The aim of this study was to examine cross-sectionally whether higher cardiorespiratory fitness (CRF) might favorably modify amyloid-β (Aβ)-related decrements in cognition in a cohort of late-middle-aged adults at risk for Alzheimer’s disease (AD). Sixty-nine enrollees in the Wisconsin Registry for Alzheimer’s Prevention participated in this study. They completed a comprehensive neuropsychological exam, underwent 11C Pittsburgh Compound B (PiB)-PET imaging, and performed a graded treadmill exercise test to volitional exhaustion. Peak oxygen consumption (VO2peak) during the exercise test was used as the index of CRF. Forty-five participants also underwent lumbar puncture for collection of cerebrospinal fluid (CSF) samples, from which Aβ42 was immunoassayed. Covariate-adjusted regression analyses were used to test whether the association between Aβ and cognition was modified by CRF. There were significant VO2peak*PiB-PET interactions for Immediate Memory (p=.041) and Verbal Learning & Memory (p=.025). There were also significant VO2peak*CSF Aβ42 interactions for Immediate Memory (p<.001) and Verbal Learning & Memory (p<.001). Specifically, in the context of high Aβ burden, that is, increased PiB-PET binding or reduced CSF Aβ42, individuals with higher CRF exhibited significantly better cognition compared with individuals with lower CRF. In a late-middle-aged, at-risk cohort, higher CRF is associated with a diminution of Aβ-related effects on cognition. These findings suggest that exercise might play an important role in the prevention of AD. (JINS, 2015, 21, 841–850)
We examine the roles of actuaries in UK life offices, along with trends, challenges to and opportunities for actuaries. We carry out an analysis of senior roles in life offices, a questionnaire survey and interviews with relevant senior personnel. We find that actuaries occupy many important roles in life offices and are regarded as having good industry knowledge and technical skills, especially in financial modelling. There are fewer executive directors and more non-executive directors of life offices who are actuaries compared with the position in 1990. A higher proportion of reserved roles is outsourced to consultants than was the case in 1990. Only a small number of Actuarial Function Holders are directors. Actuaries are more siloed than was the case in the past, although actuaries are well represented in the finance and risk functions of many offices. Although actuarial work in connection with the preparation for Solvency II will decline, there will be important ongoing requirements for actuaries following Solvency II implementation. We also see opportunities for actuaries in four areas: in risk management, in financial analysis and management based on Solvency II and international financial reporting standards, in connection with “big data”, and in product development and the customer proposition. There are implications for the examination syllabus, continuing professional development and research.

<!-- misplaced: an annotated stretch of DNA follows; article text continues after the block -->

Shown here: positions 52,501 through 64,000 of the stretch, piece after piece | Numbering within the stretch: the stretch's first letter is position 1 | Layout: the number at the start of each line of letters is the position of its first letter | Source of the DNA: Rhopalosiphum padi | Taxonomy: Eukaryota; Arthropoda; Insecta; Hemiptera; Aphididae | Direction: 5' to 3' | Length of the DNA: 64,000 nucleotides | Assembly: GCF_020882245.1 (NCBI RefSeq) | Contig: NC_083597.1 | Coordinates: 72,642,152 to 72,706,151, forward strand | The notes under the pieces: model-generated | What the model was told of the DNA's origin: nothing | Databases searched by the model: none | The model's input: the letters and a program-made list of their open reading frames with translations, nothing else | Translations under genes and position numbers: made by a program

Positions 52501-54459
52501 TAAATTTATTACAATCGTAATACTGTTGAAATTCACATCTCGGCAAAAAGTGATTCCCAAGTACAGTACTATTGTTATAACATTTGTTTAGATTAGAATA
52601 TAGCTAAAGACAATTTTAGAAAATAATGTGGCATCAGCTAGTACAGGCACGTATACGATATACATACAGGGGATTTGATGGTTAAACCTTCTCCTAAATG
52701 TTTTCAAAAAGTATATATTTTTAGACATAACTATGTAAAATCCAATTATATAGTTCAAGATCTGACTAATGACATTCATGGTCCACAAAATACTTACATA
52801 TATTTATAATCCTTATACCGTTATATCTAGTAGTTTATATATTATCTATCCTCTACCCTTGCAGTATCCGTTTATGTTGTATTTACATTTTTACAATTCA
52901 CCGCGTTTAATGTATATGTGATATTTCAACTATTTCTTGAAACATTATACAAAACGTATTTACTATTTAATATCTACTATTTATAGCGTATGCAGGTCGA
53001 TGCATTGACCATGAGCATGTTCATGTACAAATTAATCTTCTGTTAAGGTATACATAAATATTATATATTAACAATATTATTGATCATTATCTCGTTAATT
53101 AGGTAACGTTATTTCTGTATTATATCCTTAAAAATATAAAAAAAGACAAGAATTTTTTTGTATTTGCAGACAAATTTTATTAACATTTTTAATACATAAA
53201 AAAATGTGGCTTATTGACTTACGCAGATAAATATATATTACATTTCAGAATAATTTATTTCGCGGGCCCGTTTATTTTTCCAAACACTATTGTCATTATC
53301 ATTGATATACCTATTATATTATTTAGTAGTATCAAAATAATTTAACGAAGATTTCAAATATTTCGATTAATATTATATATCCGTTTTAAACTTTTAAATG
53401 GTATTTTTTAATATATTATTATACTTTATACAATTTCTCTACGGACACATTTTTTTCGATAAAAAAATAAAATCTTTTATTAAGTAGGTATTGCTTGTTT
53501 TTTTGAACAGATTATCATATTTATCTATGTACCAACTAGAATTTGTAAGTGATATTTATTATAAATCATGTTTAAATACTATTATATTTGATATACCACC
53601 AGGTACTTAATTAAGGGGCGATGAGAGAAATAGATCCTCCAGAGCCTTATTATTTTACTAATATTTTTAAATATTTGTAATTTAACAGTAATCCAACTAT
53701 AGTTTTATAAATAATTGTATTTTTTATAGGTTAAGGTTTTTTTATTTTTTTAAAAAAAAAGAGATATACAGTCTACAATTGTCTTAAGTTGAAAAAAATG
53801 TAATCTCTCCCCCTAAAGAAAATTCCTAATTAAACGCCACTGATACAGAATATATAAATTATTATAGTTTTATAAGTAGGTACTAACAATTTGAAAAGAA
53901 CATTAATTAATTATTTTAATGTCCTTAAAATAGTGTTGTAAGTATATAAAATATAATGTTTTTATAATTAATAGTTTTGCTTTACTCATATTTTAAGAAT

Personalised nutrition (PN) has the potential to reduce disease risk and optimise health and performance. Although previous research has shown good acceptance of the concept of PN in the UK, preferences regarding the delivery of a PN service (e.g. online v. face-to-face) are not fully understood. It is anticipated that the presence of a free at point of delivery healthcare system, the National Health Service (NHS), in the UK may have an impact on end-user preferences for deliverances. To determine this, supplementary analysis of qualitative data obtained from focus group discussions on PN service delivery, collected as part of the Food4Me project in the UK and Ireland, was undertaken. Irish data provided comparative analysis of a healthcare system that is not provided free of charge at the point of delivery to the entire population. Analyses were conducted using the ‘framework approach’ described by Rabiee (Focus-group interview and data analysis. Proc Nutr Soc 63, 655-660). There was a preference for services to be led by the government and delivered face-to-face, which was perceived to increase trust and transparency, and add value. Both countries associated paying for nutritional advice with increased commitment and motivation to follow guidelines. Contrary to Ireland, however, and despite the perceived benefit of paying, UK discussants still expected PN services to be delivered free of charge by the NHS. Consideration of this unique challenge of free healthcare that is embedded in the NHS culture will be crucial when introducing PN to the UK.